Philadelphia Voices, which received its glowing world première tonight is the latest in Tod Machover’s collaborative City Symphonies. Each, by necessity, is one of a kind, reflecting the particularities of a place both in history and at this moment in time. Machover is committed to breaking the fourth wall of theatre and bringing the city into the concert hall by hosting jam sessions, panel discussions and workshops, eventually collecting 8000 recordings reflecting the soundscape of the city. MIT’s media lab enabled him to bring all this together.

Yannick Nézet-Séguin © Hans van der Woerd
Yannick Nézet-Séguin
© Hans van der Woerd

The work is as its origins suggest: plural, multi-layered, a sensory overload reflective of the bustling energies of the sixth-largest city in America. Westminster Symphonic Choir were joined by young people from Keystone State Boychoir, Pennsylvania Girlchoir, and Sister Cities Girlchoir. Many of these choruses are devoted to giving underserved minorities access to music, so the very array of Philadelphia’s vocal power was a fine witness to what the work hoped to encourage: participative democracy.  

What to say about this kaleidoscopic work? It wrought a balance between homage and complaint. The opening – with organ – was massive and epic, hailing the city as America’s great experiment. Later, in “We the People”, with voiceovers from the visitor centers at the various historic sites, there was an amped-up, excitingly-articulated list of Philadelphia firsts (Hospital, newspaper, zoo, bubble gum, circus? Who knew?). There was also in this year inevitable mention of the Super Bowl victory – indeed there was an audio replay of the moment of victory, which elicited spontaneous applause. The political attraction of the work was that Philadelphia was the birthplace of American democracy, and as such, needs to live up to its destiny.

But it wasn’t merely a comforting paean to the city but a commentary on its problems. Libretti for the seven movements were contributed by various people, including high-school students. “We don’t do censorship”, Yannick Nézet-Séguin announced at the start. “We have left their words intact”: a warning of raw language and feelings to come. This was most striking in the bleak fifth movement “My House is Full of Black People”. Anger was most palpable in the scream at its heart, and the shivering potency of the repeated injunction to “listen”.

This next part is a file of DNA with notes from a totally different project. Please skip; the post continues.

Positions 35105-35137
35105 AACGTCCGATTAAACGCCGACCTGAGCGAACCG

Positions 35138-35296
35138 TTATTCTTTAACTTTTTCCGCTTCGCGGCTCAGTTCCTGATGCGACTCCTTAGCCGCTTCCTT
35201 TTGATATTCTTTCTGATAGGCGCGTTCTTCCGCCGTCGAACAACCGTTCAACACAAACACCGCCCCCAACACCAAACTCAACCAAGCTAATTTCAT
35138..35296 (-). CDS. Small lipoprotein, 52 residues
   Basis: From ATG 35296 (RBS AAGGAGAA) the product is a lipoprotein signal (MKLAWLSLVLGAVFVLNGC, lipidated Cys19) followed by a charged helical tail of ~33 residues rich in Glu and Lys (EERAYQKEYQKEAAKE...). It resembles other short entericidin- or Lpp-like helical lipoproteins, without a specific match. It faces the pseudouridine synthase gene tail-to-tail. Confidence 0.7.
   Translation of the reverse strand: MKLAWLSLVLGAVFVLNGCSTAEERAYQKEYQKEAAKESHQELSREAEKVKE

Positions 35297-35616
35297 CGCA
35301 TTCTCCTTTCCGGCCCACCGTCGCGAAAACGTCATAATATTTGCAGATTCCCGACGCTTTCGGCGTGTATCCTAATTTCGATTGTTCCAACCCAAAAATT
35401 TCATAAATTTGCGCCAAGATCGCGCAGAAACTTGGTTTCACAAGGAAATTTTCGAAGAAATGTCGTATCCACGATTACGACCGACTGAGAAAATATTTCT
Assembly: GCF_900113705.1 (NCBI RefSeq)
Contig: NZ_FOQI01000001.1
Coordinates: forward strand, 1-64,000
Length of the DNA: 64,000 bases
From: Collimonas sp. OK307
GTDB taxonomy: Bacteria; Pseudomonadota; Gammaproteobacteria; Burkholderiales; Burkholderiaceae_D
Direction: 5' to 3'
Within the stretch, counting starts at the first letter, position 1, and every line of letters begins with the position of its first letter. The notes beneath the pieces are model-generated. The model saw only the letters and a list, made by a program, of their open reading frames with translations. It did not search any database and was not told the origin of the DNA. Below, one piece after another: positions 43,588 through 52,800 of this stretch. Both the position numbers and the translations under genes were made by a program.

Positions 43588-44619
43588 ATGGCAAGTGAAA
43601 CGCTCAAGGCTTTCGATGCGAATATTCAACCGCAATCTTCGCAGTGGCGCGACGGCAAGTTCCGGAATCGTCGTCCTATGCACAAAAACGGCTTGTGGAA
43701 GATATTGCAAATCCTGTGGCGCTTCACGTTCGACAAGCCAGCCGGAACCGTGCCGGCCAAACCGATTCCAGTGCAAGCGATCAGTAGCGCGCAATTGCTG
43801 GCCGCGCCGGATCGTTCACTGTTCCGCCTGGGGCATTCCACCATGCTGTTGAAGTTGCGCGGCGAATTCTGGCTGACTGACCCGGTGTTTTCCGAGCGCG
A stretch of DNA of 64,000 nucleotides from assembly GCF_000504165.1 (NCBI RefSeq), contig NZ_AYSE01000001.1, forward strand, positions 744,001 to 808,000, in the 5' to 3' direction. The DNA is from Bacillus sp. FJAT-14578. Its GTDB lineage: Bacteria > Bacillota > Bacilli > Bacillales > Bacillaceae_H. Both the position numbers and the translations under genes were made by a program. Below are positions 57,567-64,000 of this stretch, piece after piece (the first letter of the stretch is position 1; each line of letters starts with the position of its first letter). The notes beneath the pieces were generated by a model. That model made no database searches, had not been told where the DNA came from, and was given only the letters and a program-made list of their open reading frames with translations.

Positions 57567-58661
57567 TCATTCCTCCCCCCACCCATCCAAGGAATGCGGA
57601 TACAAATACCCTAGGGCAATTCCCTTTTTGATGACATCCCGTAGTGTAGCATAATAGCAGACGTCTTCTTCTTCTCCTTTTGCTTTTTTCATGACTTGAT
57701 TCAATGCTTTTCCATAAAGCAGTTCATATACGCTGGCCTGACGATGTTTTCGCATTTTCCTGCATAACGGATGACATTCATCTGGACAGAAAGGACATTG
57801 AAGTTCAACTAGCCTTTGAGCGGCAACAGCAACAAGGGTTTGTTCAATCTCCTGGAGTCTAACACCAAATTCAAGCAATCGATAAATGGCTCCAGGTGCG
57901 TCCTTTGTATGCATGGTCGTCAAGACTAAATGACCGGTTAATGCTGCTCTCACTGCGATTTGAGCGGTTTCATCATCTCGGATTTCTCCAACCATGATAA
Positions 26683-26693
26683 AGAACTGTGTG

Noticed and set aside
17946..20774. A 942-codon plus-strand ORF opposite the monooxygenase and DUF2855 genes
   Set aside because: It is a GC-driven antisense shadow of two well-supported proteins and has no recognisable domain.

There was a powerful musical exploration of the word (and idea) of “Philadelphia” in the sixth movement, “Democracy” – all registers and tones, some conflicting and disharmonious, some unified – in sum, an effective portrayal of city tensions. The libretto was uneven in quality, but, the naivety in places was surely one of the points of inviting amateur collaboration. Certainly “Paradise with realism intertwined” was a questionable phrase; Philadelphia is a fine – even a great city, in some reckonings – but nobody could describe it as at all paradisiacal. And “Love, food, art, diversity blended so perfectly” was a bit too tourist-brochure for my tastes.

By contrast, my favourite libretto (and soundscape too) was Jacob Winterstein’s “Block Party”. This was quite wonderfully clever, to the extent of eliciting chuckles of recognition as everyone recognized the mundane features of city life – the over-close neighbors in rowhouses, the cramped parking, the gossipy intimacy of the stoop. His conceit was to imagine a block party for the whole city (and here the music became jazzy), which brought the whole city together. Just as we were settling in to the cosiness of everyone having “a plate (and a place)”, the music – by dint of repetition and growing wildness and dissonance – rendered the words of welcome more and more ambivalent, leaving us closer to dystopia than paradise. It didn’t preach; it made you think.

If the purpose of public art is no more or no less than to dignify a space, then the purpose of public music – music of and in the city – is to dignify it and allow us musically to think about where we have come from. The choruses and orchestra tonight were passionately engaged in the project, and we felt their commitment. The strength of Bernstein’s Chichester Psalms lay in its explosive full-volume passages, and also the elegant hush surrounding the imagery of the weaned child, calm and quiet, in Psalm 131. Of a piece was the a capella passage in the finale, where all those many voices achieved a cloistral hush – prayerful psalm melted into silence. This was artfully achieved, down to the resonant last Amen.

The program concluded with Musorgsky’s Pictures at an Exhibition – a rendition which colorfully represented all the characters and scenes – from a thumping ox-cart to a frenetic witch and the glitteringly stately finale. But tonight, it was all about Philadelphia Voices. Fittingly, the world première left its mark above and beyond anything else.

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